me, in proportion as I put on to get away from them. You must know," continued the knight, with a smile, “I fancied they had a mind to hunt me; for I remember

an honest gentleman in my neighbourhood, who was 5 served such a trick in king Charles II's time, for which

reason he has not ventured himself in town ever since. I might have shewn them very good sport, had this been their design ; for as I am an old fox-hunter, I should

have turned and dodged, and have played them a thou10 sand tricks they had never seen in their lives before.”

Sir Roger added, that if these gentlemen had any such intention, they did not succeed very well in it; “for I threw them out,” says he, “at the end of Norfolk-street,

where I doubled the corner, and got shelter in my lodg15 ings before they could imagine what was become of me.

However," says the knight, “if Captain Sentry will make one with us to-morrow night, and if you will both of you call upon me about four o'clock, that we may be at the

house before it is full, I will have my own coach in readi20 ness to attend you, for John tells me he has got the fore-wheels mended.”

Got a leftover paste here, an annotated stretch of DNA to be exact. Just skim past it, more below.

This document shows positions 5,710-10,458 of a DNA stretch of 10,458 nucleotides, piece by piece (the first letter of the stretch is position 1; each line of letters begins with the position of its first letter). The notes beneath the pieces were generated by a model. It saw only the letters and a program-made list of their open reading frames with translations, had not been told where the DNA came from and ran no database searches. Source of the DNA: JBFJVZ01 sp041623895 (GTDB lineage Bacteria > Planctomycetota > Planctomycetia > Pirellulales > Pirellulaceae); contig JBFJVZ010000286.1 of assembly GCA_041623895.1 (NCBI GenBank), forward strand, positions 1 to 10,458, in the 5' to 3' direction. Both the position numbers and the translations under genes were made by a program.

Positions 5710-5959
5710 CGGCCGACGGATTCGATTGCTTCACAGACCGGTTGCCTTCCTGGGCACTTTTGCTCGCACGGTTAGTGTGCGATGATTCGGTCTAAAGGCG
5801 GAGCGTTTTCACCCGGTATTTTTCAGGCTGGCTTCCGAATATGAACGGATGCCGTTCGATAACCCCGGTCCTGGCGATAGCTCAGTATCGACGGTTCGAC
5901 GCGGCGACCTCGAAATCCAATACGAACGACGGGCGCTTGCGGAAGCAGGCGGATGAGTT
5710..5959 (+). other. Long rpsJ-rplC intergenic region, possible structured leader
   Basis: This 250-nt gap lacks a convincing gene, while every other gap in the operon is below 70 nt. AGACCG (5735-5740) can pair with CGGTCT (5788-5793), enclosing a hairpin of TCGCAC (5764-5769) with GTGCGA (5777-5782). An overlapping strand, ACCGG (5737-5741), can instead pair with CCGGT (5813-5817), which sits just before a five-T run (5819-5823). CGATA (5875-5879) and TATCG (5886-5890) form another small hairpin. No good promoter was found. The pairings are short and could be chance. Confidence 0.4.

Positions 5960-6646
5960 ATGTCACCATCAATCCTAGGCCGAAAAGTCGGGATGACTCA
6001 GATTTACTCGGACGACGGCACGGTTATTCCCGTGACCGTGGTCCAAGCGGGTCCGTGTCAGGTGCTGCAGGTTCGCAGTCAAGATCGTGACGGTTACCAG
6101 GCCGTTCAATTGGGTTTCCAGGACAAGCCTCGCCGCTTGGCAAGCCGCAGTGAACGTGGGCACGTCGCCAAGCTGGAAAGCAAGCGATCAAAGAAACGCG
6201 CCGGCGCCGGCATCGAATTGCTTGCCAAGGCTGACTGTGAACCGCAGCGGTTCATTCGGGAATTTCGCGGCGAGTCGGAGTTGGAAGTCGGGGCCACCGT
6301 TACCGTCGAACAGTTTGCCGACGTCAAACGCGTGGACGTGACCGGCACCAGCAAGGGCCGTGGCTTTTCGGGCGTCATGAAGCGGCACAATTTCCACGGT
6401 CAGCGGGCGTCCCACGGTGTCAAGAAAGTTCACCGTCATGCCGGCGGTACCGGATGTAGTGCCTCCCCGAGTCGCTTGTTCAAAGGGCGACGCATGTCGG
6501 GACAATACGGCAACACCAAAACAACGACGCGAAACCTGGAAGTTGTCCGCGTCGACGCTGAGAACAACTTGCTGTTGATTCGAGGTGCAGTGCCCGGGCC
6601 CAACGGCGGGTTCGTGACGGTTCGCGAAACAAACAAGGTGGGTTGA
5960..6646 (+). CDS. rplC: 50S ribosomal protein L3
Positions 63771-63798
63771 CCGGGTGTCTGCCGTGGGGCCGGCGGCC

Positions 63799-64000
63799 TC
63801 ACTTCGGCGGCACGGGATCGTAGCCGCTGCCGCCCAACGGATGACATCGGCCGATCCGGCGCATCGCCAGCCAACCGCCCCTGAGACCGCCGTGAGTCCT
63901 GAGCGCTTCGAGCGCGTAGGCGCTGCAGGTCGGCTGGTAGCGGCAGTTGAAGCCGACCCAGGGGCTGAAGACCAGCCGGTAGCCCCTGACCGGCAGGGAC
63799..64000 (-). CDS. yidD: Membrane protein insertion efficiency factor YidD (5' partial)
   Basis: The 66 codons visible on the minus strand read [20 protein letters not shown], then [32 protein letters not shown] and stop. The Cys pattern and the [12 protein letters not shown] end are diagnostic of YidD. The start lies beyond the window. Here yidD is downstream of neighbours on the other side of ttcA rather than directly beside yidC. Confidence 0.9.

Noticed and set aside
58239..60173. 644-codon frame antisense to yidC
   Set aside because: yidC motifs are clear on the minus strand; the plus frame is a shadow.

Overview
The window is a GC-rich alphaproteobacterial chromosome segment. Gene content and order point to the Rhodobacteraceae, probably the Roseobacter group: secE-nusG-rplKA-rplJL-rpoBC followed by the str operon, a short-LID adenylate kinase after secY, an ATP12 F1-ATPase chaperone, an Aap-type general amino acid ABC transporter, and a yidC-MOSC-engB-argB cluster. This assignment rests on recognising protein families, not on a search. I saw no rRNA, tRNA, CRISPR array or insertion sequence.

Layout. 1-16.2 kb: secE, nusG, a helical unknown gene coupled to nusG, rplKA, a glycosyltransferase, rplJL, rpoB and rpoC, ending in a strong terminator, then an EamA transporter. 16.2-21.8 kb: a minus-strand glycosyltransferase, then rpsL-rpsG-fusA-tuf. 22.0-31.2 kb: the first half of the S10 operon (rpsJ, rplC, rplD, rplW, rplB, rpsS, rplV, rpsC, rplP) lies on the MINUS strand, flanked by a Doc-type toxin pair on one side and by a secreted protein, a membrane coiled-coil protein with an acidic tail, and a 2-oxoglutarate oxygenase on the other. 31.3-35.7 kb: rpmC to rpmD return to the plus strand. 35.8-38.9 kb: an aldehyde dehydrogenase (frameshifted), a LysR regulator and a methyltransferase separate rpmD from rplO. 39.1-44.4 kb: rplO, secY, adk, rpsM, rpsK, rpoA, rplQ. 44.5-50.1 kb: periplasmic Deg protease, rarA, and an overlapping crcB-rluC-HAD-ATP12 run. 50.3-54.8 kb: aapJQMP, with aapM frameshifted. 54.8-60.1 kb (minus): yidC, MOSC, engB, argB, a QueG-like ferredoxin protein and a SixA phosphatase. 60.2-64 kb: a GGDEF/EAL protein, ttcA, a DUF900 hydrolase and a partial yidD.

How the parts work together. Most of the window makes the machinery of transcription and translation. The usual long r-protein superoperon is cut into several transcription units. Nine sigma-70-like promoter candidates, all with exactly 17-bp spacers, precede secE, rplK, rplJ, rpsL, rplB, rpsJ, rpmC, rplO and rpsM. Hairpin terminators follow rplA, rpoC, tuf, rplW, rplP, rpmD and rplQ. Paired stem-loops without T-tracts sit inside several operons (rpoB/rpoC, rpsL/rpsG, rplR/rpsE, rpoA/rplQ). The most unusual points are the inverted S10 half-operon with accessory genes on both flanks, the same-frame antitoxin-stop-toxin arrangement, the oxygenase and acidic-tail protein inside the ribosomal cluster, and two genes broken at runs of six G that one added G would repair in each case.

The Captain, who did not fail to meet me there at the appointed hour, bid Sir Roger fear nothing, for that he

had put on the same sword which he made use of at the 25 battle of Steenkirk. Sir Roger's servants, and among

the rest, my old friend the butler, had, I found, provided themselves with good oaken plants, to attend their master upon this occasion. When we had placed

him in his coach, with myself at his left hand, the Cap30 tain before him, and his butler at the head of his foot

men in the rear, we convoyed him in safety to the playhouse, where, having marched up the entry in good order, the Captain and I went in with him, and seated him betwixt us in the pit. As soon as the house was full, and the candles lighted, my old friend stood up and looked about him with that pleasure, which a mind sea- 5 soned with humanity naturally feels in itself, at the sight of a multitude of people who seem pleased with one another, and partake of the same common entertainment. I could not but fancy myself, as the old man stood up in the middle of the pit, that he made a very 10 proper centre to a tragic audience. Upon the entering of Pyrrhus, the knight told me that he did not believe the king of France himself had a better strut. I was indeed very attentive to my old friend's remarks, because I looked upon them as a piece of natural criticism; and